Judo includes a great quantity of elements such as push and traction power, balance, direction shifts, throws, holding-techniques and so on.
How Judo is played
The main idea of Judo is to throw your partner in any of the eight directions so they land on their back. In a competition situation if a player is thrown on their back cleanly the fight is won at that point. Failing to throw an opponent cleanly one will receive a score for the throw. Then fighting will continue on the ground. Where the objective then is to hold the player down on their back for 25 seconds or to apply a strangle or arm lock until the player submits (Junior players under the age of 16 are not permitted to do or learn strangles or arm locks).In vision impaired Judo competitions players are brought together where they take grips of their opponent. Then the command to start fighting is given. When competing against sighted players athletes are approximately two meters apart when the command to start fighting is given.Players with a vision impairment can go all the way and represent their country at the highest level at the Paralympics. Nothing prevents a vision impaired person from representing their country at the highest level against fully sighted Judokas.The forerunner for people who are blind and/or vision impaired participating in Judo in South Australia was Anthony Clarke.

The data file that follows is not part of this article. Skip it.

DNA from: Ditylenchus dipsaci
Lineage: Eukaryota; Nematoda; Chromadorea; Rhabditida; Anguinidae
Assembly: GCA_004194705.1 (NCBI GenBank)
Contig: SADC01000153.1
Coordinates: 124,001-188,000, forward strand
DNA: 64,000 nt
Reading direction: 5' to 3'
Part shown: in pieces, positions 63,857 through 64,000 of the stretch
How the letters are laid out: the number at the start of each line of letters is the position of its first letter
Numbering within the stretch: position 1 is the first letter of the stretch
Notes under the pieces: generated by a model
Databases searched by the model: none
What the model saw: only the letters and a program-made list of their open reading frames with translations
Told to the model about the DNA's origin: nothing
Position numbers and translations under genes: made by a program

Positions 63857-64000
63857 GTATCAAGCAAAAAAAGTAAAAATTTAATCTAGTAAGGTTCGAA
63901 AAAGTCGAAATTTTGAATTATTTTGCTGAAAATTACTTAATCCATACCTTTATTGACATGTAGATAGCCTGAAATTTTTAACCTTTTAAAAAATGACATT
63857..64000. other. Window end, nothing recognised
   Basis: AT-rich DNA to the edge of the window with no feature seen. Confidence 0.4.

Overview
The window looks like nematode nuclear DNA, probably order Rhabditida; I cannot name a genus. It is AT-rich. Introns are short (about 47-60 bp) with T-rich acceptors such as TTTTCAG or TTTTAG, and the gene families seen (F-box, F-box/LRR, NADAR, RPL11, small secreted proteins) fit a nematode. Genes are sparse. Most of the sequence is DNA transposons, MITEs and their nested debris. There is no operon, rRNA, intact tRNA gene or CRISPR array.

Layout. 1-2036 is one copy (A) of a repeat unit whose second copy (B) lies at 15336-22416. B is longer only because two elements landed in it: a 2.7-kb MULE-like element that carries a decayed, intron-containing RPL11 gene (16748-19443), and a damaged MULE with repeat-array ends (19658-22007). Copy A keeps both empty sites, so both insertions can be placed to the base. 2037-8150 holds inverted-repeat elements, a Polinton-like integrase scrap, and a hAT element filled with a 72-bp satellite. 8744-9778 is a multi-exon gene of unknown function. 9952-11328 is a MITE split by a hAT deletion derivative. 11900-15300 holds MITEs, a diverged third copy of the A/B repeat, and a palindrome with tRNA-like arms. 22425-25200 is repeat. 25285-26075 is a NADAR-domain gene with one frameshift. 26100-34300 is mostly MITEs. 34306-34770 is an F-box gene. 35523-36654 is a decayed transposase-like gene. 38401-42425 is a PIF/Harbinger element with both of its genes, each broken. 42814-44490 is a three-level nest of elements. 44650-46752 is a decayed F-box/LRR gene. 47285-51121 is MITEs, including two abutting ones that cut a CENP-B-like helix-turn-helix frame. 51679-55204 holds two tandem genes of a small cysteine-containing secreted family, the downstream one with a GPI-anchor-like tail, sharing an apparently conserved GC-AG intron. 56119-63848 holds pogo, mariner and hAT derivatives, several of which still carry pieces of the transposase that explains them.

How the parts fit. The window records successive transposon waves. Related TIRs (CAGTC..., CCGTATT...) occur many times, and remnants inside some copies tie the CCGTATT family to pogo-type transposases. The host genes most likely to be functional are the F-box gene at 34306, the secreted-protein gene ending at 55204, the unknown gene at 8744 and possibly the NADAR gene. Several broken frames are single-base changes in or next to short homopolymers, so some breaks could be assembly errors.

His achievements and Awards· Awarded the Order of Australia Medal in 1997 · Paralympic and Duel World Vision Impaired Champion · 2003, 1999/98 Australian Champion (against sighted opponents) · Awarded Judo Federation of Australia, South Australia Outstanding Judo Player of the Decade · A 3rd Degree Black Belt and Accredited Level 1 Judo Coach · Wrote and published Autobiography and Motivational Book “Achieving the Impossible”